Because I think that last actually says "Mr. Hoffman is on the first floor of the bank."

Yes, it says 'Mr. Hoffman is on the bank's first floor.' If you want to say 'the bank that is on the first floor,' you could just say 'いっかい の ぎんこう.' 'The bank's first floor' is ぎんこう の いっかい.
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RE: Boring Workbook Exercise

Postby richvh » Sat 04.14.2007 11:44 pm

ホフマンさんは一階にある銀行にいます。
ホフマンさん は いっかい に ある ぎんこう に います。
Mr. Hoffman is on the bank on the first floor.

一階にある銀行にホフマンさんがいます。
Basically the same thing with the word order changed.

You could do something like that to spice it up. It's more advanced grammar than your teacher is expecting of you, though.
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RE: Boring Workbook Exercise

Postby Yudan Taiteki » Sun 04.15.2007 12:00 am

If you use the sentences richv suggests, your teacher will know you did not construct them yourself.
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RE: Boring Workbook Exercise

Postby lalaith » Sun 04.15.2007 3:26 pm

kevincole93 wrote:
Is The Man on the First story of the Bank? Or is there A bank in the first story of a large building (Like a Mall...)?


There's a bank in the first story of a large building.

Tspoonami wrote:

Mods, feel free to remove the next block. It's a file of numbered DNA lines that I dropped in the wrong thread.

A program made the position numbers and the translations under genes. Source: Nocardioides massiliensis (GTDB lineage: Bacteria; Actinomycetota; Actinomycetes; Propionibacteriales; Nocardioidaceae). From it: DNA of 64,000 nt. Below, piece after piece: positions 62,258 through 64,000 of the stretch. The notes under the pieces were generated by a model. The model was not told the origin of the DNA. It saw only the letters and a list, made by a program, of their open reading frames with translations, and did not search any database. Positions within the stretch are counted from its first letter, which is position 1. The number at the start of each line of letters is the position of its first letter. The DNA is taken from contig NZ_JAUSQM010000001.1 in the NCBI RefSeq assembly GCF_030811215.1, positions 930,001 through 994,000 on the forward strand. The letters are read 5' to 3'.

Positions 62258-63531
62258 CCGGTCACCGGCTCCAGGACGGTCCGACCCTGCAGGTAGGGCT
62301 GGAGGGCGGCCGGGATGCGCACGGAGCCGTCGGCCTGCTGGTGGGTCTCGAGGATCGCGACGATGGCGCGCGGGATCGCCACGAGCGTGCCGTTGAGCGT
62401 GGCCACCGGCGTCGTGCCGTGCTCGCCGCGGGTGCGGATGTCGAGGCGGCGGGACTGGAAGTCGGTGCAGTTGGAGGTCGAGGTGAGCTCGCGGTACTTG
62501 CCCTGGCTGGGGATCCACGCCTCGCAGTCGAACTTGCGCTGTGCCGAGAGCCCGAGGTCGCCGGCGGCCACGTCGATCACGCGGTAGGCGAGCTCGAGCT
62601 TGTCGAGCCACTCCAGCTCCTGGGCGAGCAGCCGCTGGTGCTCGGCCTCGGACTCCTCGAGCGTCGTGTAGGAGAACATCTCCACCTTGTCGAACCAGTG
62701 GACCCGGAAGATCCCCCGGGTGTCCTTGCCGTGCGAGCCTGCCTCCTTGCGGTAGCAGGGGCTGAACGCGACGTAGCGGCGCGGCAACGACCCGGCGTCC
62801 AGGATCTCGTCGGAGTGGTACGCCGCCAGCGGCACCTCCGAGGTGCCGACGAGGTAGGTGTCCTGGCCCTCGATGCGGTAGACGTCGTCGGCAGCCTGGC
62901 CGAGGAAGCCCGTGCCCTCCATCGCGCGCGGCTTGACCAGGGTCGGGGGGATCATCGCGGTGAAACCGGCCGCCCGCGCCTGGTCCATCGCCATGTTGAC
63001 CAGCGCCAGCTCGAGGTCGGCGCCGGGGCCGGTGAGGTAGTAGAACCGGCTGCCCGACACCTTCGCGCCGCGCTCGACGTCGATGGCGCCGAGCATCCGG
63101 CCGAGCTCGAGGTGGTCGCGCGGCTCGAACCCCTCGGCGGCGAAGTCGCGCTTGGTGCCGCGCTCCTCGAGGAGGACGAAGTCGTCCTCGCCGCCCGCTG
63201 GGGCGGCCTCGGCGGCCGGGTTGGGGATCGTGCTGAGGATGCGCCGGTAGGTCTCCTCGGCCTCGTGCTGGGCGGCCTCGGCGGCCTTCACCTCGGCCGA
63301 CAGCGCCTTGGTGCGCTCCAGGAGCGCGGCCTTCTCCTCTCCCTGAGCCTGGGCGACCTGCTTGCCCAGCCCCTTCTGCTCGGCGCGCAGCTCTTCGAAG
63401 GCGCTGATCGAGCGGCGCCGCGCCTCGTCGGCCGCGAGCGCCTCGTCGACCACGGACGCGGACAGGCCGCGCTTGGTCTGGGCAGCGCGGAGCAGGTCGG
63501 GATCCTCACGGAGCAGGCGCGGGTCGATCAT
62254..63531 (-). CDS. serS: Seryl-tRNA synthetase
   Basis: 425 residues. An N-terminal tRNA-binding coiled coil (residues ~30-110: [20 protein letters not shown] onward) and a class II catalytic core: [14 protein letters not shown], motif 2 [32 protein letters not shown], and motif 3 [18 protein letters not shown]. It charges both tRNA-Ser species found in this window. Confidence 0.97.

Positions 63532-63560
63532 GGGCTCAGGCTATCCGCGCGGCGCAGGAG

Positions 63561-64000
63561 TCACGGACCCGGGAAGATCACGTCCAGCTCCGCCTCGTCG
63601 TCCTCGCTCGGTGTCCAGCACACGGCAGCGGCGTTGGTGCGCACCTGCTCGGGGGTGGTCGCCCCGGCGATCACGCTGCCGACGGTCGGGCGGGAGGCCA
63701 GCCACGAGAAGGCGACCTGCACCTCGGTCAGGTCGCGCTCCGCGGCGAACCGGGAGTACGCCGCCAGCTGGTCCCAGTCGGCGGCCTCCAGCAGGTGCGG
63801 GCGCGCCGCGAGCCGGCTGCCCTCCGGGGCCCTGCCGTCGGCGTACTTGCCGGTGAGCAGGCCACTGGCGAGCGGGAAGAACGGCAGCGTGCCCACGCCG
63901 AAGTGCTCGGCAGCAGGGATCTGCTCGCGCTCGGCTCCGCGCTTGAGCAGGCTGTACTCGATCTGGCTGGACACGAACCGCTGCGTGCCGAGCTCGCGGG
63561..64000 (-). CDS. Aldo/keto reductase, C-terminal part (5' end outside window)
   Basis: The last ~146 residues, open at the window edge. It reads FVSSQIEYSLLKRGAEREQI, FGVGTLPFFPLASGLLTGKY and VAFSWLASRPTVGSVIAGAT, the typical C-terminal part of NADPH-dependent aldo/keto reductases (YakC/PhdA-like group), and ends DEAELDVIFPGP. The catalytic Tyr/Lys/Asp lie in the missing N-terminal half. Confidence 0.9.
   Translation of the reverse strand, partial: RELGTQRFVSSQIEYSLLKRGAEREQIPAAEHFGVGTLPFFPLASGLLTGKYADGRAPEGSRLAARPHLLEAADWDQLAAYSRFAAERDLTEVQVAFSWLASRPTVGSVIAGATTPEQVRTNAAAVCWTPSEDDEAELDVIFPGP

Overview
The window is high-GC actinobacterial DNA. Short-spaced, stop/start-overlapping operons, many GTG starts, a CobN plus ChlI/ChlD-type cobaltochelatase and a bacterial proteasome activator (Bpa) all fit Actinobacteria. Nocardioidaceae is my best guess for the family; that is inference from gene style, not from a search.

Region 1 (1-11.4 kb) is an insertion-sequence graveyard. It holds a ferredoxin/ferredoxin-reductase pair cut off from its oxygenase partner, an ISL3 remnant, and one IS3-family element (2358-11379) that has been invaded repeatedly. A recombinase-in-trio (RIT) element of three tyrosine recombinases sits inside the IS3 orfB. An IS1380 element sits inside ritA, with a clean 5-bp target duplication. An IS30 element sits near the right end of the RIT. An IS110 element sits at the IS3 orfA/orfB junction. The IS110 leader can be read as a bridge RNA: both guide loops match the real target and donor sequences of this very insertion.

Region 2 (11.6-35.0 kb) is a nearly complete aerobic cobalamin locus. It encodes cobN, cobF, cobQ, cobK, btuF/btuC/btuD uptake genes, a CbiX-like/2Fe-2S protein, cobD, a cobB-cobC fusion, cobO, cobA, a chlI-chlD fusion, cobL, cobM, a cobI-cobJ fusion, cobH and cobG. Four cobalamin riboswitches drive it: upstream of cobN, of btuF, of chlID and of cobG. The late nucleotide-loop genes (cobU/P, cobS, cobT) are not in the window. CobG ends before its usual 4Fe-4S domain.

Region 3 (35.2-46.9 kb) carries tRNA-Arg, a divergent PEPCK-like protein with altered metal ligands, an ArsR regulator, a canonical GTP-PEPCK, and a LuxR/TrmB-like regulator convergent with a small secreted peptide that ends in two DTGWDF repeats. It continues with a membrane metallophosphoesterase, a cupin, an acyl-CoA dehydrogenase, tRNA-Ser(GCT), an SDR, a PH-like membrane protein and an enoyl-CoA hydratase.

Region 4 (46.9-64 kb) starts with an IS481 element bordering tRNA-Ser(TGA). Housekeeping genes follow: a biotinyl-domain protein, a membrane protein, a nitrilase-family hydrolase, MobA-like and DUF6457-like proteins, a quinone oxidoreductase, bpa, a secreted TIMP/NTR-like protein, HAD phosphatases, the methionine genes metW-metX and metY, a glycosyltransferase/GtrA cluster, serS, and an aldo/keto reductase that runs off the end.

If you want to say 'the bank that is on the first floor,' you could just say 'いっかい の ぎんこう.' 'The bank's first floor' is ぎんこう の いっかい.


An important word order distinction. Thanks.

richvh wrote:
ホフマンさん は いっかい に ある ぎんこう に います。
Mr. Hoffman is on the bank on the first floor.

一階にある銀行にホフマンさんがいます。


So the different meanings of "aru" and "iru" necessitates the use of two separate verbs, the "aru" to describe the first floor's existance and the "imasu" to describe Hoffman's. Interesting. So there isn't a generic "to be" verb that can be used for anything; there is always the animate/inanimate distinction?

Yudan Taiteki wrote:
If you use the sentences richv suggests, your teacher will know you did not construct them yourself.


My teacher doesn't look at it. It's a not for credit class. No tests, no grades, no homework. I'm the only one in the class who even bought the workbook and I faithfully do the exercises. Only time the teacher sees it is when I don't construct the answers exactly like the ones in the back of the book (given the opportunity I go for more complex sentences) and am unsure about what I did, so will ask her to look at it.